The bottom line is that real estate is a people business, not a property business.
Your managers and tenants aren’t widgets. Value them, and they’ll value you.
Want to help your property manager without giving them a raise? Consider referring them to other investors in the market for a manager.
Referring a good person or company is a win-win-win for you, your investor friend, AND your property manager.
Pro tips for property management
Ken McElroy started managing properties as a college kid who wanted a free place to stay.
Today, he runs a 250-person property management company that manages properties in Washington, Oregon, and California.
We asked him what he’s learned about property management over the years. Here are some key questions and answers:
What are the basics of finding a good property manager?
First, look for experience. Collecting rent is harder than you think.
Second, look for people who can hold down the rules without being too confrontational.
What should investors expect from good property management?
- The return you budgeted for
- No issues
Ideally, Ken says, there should be no reason for you to call your property manager … in other words, your property manager should be responsible and responsive enough to handle issues as they arise and get you your return.
How do you manage a large team?
Ken’s company employs 250 people who work at the corporate office or on the ground at the properties.
“The key to everything is communication,” Ken told us.
One of his strategies is to have on-site managers hold daily meetings with all staff members, including workers responsible for maintenance, landscaping, and leasing.
Is it better to outsource maintenance and repair services or hire in-house teams?
This comes down to what the residents need.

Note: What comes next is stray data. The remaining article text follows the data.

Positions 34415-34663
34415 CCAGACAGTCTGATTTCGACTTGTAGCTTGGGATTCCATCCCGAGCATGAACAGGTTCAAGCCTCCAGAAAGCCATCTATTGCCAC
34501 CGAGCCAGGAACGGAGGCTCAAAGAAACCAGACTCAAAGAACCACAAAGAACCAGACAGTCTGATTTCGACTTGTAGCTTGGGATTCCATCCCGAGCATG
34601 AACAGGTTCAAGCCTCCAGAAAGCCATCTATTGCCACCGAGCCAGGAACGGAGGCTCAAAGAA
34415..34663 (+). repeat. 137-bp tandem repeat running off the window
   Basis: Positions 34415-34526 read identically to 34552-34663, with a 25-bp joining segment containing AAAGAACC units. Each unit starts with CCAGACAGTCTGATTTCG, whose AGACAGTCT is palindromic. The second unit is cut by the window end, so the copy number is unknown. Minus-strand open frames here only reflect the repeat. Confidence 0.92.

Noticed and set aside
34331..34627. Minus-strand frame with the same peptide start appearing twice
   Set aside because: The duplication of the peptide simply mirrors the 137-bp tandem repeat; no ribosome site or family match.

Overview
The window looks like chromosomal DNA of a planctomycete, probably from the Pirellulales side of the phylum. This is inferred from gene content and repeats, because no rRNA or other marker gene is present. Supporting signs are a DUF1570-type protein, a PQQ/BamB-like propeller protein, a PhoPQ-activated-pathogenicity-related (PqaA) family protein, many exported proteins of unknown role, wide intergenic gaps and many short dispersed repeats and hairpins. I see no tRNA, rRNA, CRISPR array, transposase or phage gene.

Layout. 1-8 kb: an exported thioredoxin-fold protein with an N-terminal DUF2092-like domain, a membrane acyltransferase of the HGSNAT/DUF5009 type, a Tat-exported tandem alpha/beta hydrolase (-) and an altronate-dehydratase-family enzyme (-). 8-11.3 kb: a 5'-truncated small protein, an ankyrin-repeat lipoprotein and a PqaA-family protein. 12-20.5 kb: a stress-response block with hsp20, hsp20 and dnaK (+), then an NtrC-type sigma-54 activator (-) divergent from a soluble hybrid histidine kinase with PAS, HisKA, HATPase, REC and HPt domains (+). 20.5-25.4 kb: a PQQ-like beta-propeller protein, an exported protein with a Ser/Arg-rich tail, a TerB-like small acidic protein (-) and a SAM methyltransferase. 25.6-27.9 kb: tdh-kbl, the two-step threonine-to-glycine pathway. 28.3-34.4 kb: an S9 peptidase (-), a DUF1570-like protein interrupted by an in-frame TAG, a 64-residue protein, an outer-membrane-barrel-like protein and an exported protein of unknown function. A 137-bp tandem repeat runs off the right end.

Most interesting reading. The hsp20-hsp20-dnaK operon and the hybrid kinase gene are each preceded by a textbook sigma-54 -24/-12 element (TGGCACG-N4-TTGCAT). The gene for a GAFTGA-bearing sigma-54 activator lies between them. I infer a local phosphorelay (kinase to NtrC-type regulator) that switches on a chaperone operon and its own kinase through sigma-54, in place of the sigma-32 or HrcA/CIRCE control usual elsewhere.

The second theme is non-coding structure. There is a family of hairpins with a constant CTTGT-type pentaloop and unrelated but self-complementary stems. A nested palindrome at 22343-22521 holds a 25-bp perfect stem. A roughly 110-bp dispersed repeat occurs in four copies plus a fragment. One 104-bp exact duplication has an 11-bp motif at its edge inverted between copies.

Retention comes first, says Ken, and to retain tenants, managers want to handle any issues immediately.
A tenant will not want to stick around if you don’t handle a broken heater or jammed plumbing as quickly as possible.
Whether in-house vs. outsourced is better ultimately comes down to what strategy will allow your property manager to solve problems immediately.
What’s your client retention strategy?
Ken implements a policy of making sure one of his employees reaches out to every resident, every month.
He also hired a relationship manager to contact new tenants about the move-in process right away.
And he has his team reach out to tenants well before their lease is up … six months before, in fact … to check in and get tenants thinking about renewing their lease.
He shoots for a 50 to 60 percent retention rate.
What kind of tenant screening do you do?
Ken runs a criminal background check and a sex offender check. Someone with terrible credit and multiple evictions is obviously not the ideal tenant.
What advice do you have for new investors?
Going into property management as a new investor with no prior knowledge can be a recipe for disaster.
If you really, truly, have the time and can show up, you could successfully be both owner and property manager, says Ken.
But if you’re just doing it to save money or don’t have time to have your boots on the ground, disaster is a certainty, not a possibility.
The golden rule of property management
We love talking to Ken because he has a “No BS” policy. He has a ton of experience, and he’s not afraid to share it.
He’s also always looking to learn. For example, he’s been incorporating social media into his marketing strategies over the past few years and is always looking to learn how to use new technology.
If you want to read a whole book of tips and tricks, we highly recommend you check out his book, The ABCs of Property Management.
Looking for more property management advice? Check out Terry’s Tips for Happy Tenants, a report compiled by business owner Terry Kerr that you can find on our website.
Want to know our golden rule for flawless property management? Treat each tenant like they’re gold.